Getting old

Jul. 27th, 2017 06:47 am
altivo: From a con badge (studious)
[personal profile] altivo
One of the things about getting older is that other people get older too. Most of us notice our friends and relatives aging without quite seeing the same thing happening to ourselves unless serious health issues arise.

While I've been pretty fortunate in that respect, I've now survived the loss of nearly all my older relatives. My family was never all that large, but grandparents, parents, aunts, uncles, a number of cousins and an older sibling have all passed away, leaving me the oldest survivor of my immediate family. Oddly, I still don't feel "old" in spite of having retired from daily work and being able to take advantage of the occasional "senior discount."

However, it gets closer to home when personal friends are affected. A good friend for many years now, who attended the same university I did (though we had not yet met) and has been fairly close to my husband and me for as long as we've been together (35 years!) has been seriously ill with histoplasmosis. That's a systemic infection by a parasitic fungus if I understand it correctly. It's typically acquired from bat or bird droppings and not very common. Difficult to diagnose and with complex symptoms, the disease can be life-threatening if untreated. He was not diagnosed early, and eventually reached a state of emergency before getting a correct diagnosis. Fortunately, that came just in time and treatment is succeeding, but he has been hospitalized for many weeks and is only now recovering his ability to walk, eat, and perform the tasks of daily life. He is only a couple of years older than I am, and has always been a very active outdoors individual. This is sobering and a bit frightening.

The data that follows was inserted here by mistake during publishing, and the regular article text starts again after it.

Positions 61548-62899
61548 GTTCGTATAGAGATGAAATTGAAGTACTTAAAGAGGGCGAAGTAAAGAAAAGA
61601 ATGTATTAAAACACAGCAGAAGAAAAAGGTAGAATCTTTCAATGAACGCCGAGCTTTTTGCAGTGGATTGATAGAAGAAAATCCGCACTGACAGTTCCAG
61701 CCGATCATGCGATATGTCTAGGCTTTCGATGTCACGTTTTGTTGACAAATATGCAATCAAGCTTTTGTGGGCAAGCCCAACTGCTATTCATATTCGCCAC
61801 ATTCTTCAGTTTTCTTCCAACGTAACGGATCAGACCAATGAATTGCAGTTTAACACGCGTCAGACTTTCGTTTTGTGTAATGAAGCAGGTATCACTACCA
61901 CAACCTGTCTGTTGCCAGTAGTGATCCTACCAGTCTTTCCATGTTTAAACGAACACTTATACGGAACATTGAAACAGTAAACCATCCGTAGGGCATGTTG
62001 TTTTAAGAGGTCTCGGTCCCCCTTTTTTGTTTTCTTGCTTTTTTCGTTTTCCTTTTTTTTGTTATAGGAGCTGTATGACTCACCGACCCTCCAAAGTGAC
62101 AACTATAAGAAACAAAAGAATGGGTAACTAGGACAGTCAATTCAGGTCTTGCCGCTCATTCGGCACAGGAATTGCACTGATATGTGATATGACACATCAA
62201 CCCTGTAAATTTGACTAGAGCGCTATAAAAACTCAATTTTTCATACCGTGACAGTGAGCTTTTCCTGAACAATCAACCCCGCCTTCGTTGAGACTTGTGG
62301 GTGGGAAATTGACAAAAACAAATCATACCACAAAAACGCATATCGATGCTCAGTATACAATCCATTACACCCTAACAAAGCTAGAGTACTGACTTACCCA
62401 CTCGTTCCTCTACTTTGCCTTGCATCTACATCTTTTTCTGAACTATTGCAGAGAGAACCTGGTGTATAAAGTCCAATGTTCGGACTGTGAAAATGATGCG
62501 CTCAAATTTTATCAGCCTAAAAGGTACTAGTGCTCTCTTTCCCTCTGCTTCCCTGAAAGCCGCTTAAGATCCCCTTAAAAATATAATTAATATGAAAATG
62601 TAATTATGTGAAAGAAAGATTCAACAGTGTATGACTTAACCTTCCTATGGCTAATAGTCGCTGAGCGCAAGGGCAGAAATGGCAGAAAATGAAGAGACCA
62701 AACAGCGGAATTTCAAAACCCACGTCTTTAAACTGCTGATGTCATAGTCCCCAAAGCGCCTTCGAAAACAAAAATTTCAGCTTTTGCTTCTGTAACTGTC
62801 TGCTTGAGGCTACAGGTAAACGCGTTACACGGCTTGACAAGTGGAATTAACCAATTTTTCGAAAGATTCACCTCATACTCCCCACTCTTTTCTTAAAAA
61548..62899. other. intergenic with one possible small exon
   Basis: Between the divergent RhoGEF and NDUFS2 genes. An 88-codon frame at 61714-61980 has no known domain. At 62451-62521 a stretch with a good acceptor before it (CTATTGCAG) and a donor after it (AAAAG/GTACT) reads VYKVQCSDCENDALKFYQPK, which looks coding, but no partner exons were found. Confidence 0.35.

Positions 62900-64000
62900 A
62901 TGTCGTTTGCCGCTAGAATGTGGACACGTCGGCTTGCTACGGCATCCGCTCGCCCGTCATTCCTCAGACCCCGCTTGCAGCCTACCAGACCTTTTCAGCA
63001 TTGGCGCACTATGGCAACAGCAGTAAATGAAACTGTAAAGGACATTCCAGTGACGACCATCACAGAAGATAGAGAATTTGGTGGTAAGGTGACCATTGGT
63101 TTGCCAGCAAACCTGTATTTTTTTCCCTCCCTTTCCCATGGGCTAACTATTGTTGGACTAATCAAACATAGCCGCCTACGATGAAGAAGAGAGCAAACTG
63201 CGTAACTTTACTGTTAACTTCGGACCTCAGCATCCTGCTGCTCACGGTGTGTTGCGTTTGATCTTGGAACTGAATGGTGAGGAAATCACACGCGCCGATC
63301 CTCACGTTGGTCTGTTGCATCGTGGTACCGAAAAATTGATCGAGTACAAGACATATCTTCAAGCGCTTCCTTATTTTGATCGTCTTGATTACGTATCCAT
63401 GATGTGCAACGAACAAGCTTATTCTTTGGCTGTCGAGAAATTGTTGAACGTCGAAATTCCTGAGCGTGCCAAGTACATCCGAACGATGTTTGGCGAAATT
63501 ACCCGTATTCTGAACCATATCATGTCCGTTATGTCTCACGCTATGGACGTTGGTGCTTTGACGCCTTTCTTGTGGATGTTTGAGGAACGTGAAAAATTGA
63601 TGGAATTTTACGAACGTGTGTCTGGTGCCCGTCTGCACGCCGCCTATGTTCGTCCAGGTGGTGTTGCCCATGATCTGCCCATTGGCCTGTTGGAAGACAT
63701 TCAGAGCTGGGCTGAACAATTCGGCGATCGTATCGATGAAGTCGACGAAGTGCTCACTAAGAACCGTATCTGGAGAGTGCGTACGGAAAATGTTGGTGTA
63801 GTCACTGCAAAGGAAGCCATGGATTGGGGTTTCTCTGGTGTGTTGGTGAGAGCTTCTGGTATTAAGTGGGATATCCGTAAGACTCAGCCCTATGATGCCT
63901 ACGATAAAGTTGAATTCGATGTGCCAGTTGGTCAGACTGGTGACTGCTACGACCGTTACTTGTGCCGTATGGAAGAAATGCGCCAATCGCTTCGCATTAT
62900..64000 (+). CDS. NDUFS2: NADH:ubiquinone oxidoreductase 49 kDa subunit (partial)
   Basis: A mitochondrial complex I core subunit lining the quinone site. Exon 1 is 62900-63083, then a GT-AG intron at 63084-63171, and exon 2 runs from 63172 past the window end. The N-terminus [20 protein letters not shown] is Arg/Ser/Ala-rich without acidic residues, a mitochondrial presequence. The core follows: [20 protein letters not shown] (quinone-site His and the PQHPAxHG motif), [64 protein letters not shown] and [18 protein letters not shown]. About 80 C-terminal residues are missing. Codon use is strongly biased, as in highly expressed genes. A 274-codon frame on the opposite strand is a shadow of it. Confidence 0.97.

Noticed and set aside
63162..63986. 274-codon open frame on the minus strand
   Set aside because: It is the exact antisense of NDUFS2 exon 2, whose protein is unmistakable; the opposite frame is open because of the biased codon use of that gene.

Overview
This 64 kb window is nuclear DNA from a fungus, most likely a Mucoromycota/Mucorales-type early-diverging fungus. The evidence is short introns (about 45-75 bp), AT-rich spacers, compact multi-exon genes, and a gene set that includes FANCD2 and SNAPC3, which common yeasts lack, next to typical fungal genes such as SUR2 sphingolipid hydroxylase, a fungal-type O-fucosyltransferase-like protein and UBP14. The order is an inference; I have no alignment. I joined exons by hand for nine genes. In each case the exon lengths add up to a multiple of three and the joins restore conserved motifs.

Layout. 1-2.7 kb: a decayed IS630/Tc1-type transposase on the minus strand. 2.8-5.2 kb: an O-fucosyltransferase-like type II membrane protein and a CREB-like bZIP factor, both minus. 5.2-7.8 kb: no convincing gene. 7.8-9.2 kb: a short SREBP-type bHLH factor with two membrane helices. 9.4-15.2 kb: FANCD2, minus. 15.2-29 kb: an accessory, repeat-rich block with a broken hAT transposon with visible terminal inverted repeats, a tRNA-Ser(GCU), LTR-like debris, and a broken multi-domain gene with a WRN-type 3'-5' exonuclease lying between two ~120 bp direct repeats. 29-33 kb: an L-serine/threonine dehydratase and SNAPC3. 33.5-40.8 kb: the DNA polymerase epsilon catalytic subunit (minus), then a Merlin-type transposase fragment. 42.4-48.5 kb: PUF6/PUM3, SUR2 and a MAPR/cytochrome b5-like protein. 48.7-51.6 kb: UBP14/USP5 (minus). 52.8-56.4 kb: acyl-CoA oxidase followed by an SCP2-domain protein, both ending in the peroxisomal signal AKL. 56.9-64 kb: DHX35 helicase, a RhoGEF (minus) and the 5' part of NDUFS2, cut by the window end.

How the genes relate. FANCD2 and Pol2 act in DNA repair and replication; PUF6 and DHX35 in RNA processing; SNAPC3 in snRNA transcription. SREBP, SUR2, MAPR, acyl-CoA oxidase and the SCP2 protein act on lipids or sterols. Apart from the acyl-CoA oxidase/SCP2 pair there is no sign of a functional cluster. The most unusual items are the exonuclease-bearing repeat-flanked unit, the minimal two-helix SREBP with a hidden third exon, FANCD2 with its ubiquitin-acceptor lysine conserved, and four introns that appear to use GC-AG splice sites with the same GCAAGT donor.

Meanwhile, husband Gary's younger brother has been hospitalized for over two months due to major heart issues. He has had two major heart attacks in the past, and has become so weak that they put him on the waiting list for a heart transplant. This week he received an LVAD, a heart-assist mechanism, in a six hour surgical procedure. His doctors hope this will keep him going until a replacement heart becomes available. He is five or six years younger than I am.

My own younger brother has had both knees and a hip replaced, and has also had back surgery and major heart issues more than once but seems to be continuing a pretty normal life. Fortunately he is married to a very skilled and wise master nurse who can spot issues early and take appropriate action.

So far I've had no big problems and everything seems to be under control. But I begin to wonder if the proverbial sword of Damocles is up there waiting to fall on me.

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